Sunday, July 31, 2016

Aung San Suu Kyi

Lately, I've taken quite an interest in Aung San Suu Kyi.  Many people may not even know who I'm talking about and that's okay.  Up until several months ago, I didn't know who she was either.  It all started when I audited an Asia comparative studies class at my most recent alma mater, American University.  As I took this course and I became more and more familiar with many of the countries in Southeast Asia, I started paying more attention to this part of the world when it showed up in the news.  This is when I was first introduced to Aung San Suu Kyi.

For those who are unfamiliar, Aung San Suu Kyi is the leader of the National League for Democracy (NLD) in Myanmar (or you may know it as Burma).  The NLD is a political party that has been fighting for many years against military rule in Myanmar.  Myanmar has (up until recently) been under military rule since it gained independence in 1948.  Aung San Suu Kyi has been in the news a lot lately, because her party won the most recent presidential election, which is monumental.  It would make sense that as leader of the party, Aung San Suu Kyi would become president, however she is barred from the presidency by the constitution.  Her sons are British (as was her late husband) and according to the constitution that was written by the military regime, Suu Kyi cannot become president.  Many believe that the constitution was written that way with Suu Kyi in mind.

So as I read more and more about Aung San Suu Kyi in the news, I found myself wanting to know even more.  As many of you may have realized, I am a huge advocate for women's empowerment.  Considering the fact that Asia is not necessarily a part of the world where you normally see female leaders, I began to wonder what led Suu Kyi to where she is now.  I wanted to know what her story was.  This led me back to American University, where I found myself in the library.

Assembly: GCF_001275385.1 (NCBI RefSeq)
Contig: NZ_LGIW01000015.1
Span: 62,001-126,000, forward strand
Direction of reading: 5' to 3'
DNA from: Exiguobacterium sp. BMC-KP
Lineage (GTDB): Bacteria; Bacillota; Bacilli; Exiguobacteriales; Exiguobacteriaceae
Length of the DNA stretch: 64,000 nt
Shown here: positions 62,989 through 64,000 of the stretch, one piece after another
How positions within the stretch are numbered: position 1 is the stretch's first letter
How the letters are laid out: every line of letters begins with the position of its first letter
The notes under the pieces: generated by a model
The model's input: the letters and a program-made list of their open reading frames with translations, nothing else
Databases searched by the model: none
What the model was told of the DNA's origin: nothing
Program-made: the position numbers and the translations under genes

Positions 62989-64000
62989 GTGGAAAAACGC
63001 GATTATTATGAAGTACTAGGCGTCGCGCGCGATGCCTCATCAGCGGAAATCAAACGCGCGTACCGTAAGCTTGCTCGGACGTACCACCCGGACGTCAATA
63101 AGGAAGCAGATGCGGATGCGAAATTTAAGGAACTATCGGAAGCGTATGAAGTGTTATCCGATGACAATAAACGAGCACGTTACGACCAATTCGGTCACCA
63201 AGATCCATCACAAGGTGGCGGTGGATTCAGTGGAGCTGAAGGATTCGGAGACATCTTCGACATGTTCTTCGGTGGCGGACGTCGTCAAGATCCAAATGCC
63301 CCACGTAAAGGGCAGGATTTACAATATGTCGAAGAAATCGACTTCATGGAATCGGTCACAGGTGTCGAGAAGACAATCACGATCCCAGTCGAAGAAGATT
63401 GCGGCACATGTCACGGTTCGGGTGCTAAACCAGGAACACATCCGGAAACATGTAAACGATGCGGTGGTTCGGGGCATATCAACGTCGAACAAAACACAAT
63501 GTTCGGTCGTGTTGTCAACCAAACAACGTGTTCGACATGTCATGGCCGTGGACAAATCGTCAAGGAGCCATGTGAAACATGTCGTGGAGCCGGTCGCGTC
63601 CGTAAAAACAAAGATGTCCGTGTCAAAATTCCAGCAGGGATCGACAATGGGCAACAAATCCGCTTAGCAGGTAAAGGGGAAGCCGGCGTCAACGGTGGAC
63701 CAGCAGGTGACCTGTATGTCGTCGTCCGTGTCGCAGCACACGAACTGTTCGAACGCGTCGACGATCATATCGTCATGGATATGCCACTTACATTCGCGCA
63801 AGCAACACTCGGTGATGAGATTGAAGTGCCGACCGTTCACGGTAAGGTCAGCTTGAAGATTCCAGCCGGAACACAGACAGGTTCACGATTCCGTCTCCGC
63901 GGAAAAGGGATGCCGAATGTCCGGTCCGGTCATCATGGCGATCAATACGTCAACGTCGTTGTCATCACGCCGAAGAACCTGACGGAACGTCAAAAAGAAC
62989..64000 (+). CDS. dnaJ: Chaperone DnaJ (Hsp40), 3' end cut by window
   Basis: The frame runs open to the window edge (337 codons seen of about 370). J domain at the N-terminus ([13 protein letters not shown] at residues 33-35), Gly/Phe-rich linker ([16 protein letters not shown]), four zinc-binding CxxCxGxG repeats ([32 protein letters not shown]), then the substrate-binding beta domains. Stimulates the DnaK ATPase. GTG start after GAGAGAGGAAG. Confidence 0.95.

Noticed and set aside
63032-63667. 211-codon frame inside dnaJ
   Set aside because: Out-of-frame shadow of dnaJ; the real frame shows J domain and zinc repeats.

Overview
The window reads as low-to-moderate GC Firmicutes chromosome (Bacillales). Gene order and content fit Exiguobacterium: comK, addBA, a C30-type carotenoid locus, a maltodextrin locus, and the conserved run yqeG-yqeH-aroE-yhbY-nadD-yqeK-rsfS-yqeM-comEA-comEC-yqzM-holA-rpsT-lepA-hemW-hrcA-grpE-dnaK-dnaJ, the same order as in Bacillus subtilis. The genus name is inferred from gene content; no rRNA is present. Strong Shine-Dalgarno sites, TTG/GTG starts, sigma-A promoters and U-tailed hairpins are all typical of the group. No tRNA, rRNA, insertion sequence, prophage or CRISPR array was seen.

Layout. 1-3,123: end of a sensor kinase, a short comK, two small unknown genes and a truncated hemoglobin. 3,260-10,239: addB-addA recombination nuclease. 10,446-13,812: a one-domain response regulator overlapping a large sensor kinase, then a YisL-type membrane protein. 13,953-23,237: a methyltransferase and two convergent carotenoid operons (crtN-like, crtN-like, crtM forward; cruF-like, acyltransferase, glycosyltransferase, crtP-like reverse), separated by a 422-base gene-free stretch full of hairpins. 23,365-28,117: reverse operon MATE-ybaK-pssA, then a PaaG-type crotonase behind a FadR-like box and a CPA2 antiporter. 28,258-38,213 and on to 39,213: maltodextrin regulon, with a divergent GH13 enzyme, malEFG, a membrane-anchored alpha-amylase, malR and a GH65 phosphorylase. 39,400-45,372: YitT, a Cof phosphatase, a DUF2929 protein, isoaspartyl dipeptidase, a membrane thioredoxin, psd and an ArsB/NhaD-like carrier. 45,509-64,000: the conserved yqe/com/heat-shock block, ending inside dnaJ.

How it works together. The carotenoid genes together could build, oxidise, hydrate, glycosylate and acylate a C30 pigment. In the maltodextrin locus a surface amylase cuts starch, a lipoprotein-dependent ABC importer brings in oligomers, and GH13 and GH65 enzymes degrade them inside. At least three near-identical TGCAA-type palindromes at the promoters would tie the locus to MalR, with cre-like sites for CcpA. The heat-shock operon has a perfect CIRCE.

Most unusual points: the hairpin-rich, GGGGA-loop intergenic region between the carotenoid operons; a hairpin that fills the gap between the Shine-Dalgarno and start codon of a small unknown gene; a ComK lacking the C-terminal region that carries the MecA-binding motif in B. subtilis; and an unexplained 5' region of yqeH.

I started by taking out two books, Letters from Burma and The Burma Spring.  Letters from Burma is a book that was written by Aung San Suu Kyi herself.  She wrote one letter each week for a year from November 1995 to December 1996.  This was a somewhat transitional time in Aung San Suu Kyi's movement.  She had recently been released from house arrest, but that didn't mean that everything was all well and good.  Suu Kyi wrote not just about politics and the dissonance that was occurring in her country at that time.  She also wrote a great deal about Burmese culture and society.  This book seemed very much like a blog before the time of blogging.  Each letter was only a couple pages long and each one discussed a different topic.  I really enjoyed the way Aung San Suu Kyi wrote this book.  It was very matter of fact, but she does not come off as bitter or spiteful.  She reminds me a lot of Nelson Mandela.  She just wants the best for her country and its people.

The Burma Spring, written by a U.S. journalist, detailed not only Aung San Suu Kyi's life, but also the history of the democracy movement in Myanmar.  Since taking out these initial two books, I've continued to read several other books about Myanmar and Aung San Suu Kyi.  I still can't seem to get enough.